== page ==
Like all of his films, it is highly stylized, delves deep into genre exploitation, and is filled to the brim with superb acting and cinematography. Despite that, as a genre exploitation film it is not as thorough as Kill Bill or Death Proof. Nor is it as complex or layered as Pulp Fiction or Inglourious Basterds.
When I first learned of Tarantino's ambitious plans for Django Unchained, I felt a mix of excitement and trepidation. On the one hand, I am a big fan of spaghetti westerns, even the original Django film that Tarantino is borrowing from. On the other hand, I feared that Tarantino's continued return to the dominant theme of revenge would grow tiresome, particularly after his revenge masterpiece Inglourious Basterds. As it turns out, the film succeeded in both titillating and and disenchanting me.
Tarantino masterfully framed Django's quest for revenge inside the German fairy tale that Dr. Schultz tells. In the fable, the princess Broomhilda commits a meaningless transgression against her father, the god of all gods. As punishment, she is placed at the top of a mountain, surrounded by a ring of fire, and guarded by a dragon. Eventually, a hero named Siegfried climbs the mountain, slays the dragon, and walks through the ring of fire to rescue Broomhilda. In the telling of the story, Dr. Schultz casts Django as Siegfried and identifies him as an epic hero of our movie. Django's quest is no longer a shallow wish fulfillment story about a black slave killing white people. It has been elevated to an epic quest about the basic human condition that resonates throughout history. Django's quest is against natural evil in the name of love.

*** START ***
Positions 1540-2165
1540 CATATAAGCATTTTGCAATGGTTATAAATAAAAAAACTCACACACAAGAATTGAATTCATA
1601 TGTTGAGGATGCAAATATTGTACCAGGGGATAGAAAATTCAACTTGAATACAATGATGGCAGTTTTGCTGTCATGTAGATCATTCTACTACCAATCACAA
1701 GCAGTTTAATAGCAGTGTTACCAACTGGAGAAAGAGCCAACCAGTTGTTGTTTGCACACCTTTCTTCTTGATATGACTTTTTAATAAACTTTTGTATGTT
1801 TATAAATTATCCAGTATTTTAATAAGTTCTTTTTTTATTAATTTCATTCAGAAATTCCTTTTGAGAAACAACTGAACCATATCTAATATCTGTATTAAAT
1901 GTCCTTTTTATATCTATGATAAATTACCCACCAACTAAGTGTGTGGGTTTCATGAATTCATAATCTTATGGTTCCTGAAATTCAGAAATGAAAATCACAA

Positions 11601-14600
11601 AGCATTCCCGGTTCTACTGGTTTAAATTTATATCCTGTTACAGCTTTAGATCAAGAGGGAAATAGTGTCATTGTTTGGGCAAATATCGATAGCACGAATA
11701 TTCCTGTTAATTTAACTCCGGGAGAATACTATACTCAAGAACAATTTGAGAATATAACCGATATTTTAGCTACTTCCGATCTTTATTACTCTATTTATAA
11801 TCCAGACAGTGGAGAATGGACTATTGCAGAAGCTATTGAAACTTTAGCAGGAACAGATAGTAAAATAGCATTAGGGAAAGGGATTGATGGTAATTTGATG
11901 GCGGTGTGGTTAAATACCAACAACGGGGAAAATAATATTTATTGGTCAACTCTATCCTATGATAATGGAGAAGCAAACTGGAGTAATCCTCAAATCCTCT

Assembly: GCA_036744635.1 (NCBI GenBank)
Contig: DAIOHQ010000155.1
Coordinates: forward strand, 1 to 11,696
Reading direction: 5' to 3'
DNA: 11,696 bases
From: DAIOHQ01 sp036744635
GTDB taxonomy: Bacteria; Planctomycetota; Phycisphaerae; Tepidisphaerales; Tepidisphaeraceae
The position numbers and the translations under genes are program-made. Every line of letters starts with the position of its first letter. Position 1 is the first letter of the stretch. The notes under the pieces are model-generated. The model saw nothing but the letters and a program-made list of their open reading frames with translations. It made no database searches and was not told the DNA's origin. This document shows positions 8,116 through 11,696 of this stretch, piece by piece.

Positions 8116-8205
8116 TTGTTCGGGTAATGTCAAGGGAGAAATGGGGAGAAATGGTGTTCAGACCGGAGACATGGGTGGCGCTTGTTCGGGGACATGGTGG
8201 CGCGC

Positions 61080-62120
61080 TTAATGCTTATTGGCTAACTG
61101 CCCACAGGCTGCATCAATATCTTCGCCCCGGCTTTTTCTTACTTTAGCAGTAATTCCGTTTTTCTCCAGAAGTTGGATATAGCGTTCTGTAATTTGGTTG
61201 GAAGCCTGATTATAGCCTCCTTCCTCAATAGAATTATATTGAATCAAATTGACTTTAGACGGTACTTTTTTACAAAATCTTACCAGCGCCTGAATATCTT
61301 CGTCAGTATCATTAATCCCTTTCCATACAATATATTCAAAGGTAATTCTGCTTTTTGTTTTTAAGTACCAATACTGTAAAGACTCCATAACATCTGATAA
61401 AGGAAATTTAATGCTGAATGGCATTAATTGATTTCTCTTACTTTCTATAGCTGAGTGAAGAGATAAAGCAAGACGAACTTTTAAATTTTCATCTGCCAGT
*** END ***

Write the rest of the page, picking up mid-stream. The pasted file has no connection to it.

After successfully killing the Brittle Brothers, Dr. Schultz encourages Django to let him help in the rescue of Hildie, who in the context of of Schultz' fable is the metaphorical and literal damsel in distress. Dr. Schultz tracks down Hildie's location. She is held prisoner in Candyland, a plantation owned by southern dandy, Calvin Candie. Schultz concocts a plan where in they lie their way into Candyland on the false pretense of buying an expensive Mandingo fighter. Then, when Candie is so taken with the idea of a lucrative deal for a Mandingo fighter, Schultz and Django make a second, smaller deal for Hildie, presumably to then sneak off into the night without paying the expensive Mandingo bill.
This all falls right into Dr. Schultz' fable. Candyland is the mountain and the army of armed gunfighters is the ring of fire. You might be inclined to think of Calvin Candie as the dragon, but that role goes to Samuel L. Jackson's character Steven, the head house nigger. Candie is god. He owns the plantation, he controls Hildie's fate, and his dragon, Steven, has a fierce, blind loyalty toward him.